There are some professed Christians for whom religion is not only a substitute, but an essential replacement for all other activities of the soul, however the soul is understood.  There is an old joke in which a Sunday school teacher asks a complicated question.  A child raises her hand and says she does’t understand the question but the answer must be Jesus.  For many, Jesus, and, more particularly, the correct formula for Jesus, is the answer to every question.  The world itself, in their understanding of it, is ruled by a God who is in control of every event.  Almost any reasonably good idea is justified with words such as, “The Lord has laid it on me to…,” or “It has been given to me to…”  I recall counseling years ago with an extreme case in which I finally demanded of the person, “Don’t you ever have any ideas of your own?  Is there nothing for which you are personally responsible?”  Maybe I was a tad more diplomatic at the time. 
Although that is often presented as a sign of a deep and trusting faith in God, I’m more inclined to think it is a sign of a insecurity about, and lack of trust in, one’s own God given abilities to have thoughts and make decisions.  It can be a refusal to take ownership of, and responsibility for, one’s own self.  If we are to take Jesus seriously, then we must take seriously his earthly ministry of healing that restored people to wholeness of body, mind, spirit and place.  That wholeness included faith in God through Jesus as essential to the completion of the self.  He did not always say that faith is what made one well, but it was always implied that faith was an essential component of wellness.  Spiritual wellness is one modern way to put it, and that can sound like a tepid faith so watered down that it has no meaning.  But Jesus never demanded a formulaic affirmation faith, and he was known to heal persons who had not asked for it, persons of no known religion, and persons who had been rejected by the religions of their community.  However faith was understood, it was not a substitute for everything else that contributes to a healthy self.  It was added to the other activities of the soul as the ultimate completion.  Persons healed by Jesus were sent on their way as responsible adults.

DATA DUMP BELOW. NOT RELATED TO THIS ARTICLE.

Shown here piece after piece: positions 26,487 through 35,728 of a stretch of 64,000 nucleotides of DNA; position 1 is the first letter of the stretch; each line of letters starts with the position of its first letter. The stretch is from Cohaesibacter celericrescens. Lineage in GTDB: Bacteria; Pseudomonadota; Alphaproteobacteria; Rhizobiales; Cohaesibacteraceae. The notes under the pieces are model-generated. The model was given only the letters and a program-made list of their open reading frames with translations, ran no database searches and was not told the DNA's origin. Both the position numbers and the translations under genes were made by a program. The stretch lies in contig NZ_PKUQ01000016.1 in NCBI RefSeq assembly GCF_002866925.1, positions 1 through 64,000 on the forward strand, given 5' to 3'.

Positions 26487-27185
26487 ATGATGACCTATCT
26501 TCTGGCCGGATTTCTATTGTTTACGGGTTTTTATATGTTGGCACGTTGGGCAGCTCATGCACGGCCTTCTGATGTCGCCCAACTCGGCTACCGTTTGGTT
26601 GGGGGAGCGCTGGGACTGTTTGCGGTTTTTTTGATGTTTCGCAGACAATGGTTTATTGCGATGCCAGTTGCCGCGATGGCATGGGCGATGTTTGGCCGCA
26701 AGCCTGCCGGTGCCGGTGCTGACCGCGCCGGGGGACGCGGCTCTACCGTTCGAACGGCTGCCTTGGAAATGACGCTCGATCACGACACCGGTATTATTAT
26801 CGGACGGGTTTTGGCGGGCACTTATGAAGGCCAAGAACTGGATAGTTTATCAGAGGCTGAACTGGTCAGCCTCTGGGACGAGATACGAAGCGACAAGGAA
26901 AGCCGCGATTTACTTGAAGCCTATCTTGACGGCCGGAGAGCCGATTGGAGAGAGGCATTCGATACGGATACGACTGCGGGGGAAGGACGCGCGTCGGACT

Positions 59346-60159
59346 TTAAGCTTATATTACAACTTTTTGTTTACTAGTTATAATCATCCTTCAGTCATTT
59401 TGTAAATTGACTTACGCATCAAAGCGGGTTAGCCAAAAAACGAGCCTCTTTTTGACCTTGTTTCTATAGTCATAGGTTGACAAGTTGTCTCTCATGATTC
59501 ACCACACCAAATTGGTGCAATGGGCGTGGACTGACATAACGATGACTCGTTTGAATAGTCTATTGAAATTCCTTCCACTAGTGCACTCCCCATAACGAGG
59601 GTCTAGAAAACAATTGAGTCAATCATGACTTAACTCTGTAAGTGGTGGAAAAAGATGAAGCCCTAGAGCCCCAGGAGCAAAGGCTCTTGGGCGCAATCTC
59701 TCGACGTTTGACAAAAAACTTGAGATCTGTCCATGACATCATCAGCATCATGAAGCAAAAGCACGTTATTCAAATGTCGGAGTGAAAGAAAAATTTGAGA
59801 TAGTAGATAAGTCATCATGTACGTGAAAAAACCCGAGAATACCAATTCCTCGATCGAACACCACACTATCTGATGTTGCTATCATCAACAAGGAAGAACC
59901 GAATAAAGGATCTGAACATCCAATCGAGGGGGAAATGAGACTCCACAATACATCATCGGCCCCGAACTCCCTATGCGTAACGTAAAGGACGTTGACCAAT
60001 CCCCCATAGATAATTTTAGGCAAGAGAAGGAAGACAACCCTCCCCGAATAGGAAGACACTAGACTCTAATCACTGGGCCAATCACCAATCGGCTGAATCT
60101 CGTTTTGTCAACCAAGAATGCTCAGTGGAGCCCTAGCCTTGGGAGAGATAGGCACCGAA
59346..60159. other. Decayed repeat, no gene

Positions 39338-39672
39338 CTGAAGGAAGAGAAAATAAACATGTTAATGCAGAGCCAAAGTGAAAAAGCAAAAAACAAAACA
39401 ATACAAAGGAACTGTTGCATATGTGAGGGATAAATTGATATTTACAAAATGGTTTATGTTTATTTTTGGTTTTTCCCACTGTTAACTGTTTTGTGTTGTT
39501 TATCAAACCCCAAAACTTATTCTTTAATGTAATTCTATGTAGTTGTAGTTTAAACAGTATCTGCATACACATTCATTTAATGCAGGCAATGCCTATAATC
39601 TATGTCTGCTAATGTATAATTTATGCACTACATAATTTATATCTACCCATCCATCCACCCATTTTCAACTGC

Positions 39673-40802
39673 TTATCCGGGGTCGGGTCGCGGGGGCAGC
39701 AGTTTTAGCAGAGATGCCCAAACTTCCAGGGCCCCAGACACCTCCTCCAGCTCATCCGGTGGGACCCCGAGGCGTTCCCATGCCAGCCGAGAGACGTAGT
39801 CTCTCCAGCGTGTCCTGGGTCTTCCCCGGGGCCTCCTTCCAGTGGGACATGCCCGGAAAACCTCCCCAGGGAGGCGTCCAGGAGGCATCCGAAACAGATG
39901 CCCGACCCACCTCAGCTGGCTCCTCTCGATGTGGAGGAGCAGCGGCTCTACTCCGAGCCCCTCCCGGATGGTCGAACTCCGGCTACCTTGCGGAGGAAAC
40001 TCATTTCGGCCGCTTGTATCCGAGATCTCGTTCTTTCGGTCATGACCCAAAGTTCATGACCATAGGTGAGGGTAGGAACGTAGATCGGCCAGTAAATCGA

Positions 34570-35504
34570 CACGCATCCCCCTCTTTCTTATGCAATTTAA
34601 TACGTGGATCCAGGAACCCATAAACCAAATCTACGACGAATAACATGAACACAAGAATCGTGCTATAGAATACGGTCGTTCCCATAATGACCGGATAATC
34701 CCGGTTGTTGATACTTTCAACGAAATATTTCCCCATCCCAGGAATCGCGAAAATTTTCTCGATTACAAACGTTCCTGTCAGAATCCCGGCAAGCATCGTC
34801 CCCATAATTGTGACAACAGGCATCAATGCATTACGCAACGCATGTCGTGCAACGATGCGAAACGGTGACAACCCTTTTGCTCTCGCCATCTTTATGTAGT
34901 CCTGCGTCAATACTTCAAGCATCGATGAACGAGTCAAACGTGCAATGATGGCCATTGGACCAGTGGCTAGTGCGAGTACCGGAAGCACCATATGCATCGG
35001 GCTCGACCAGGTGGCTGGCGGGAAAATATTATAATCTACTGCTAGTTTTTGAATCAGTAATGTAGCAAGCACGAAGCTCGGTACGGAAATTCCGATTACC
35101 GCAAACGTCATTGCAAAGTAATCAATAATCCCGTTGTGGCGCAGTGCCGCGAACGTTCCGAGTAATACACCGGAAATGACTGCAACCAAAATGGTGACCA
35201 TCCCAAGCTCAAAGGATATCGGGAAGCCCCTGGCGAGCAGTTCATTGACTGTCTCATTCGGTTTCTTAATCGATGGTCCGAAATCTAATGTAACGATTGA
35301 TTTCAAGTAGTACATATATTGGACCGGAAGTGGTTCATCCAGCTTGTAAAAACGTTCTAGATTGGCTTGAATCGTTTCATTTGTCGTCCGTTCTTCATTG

The opposite side of the issue illuminates a similar problem among self proclaimed atheists.  They also see religion as a substitute for every other activity of the soul and, therefore, reject it.  For whatever reason, they apparently cannot envision religion, as faith in God, as an essential component of human wholeness.  If some professed Christians are afraid to put any distance between themselves and God, these religious skeptics are afraid to enter into any intimacy with God.  One is afraid of their own God given independent agency.  The other is afraid that God might control everything they want to claim as their own.  They are both suffering under illusions that feed each others’ fears.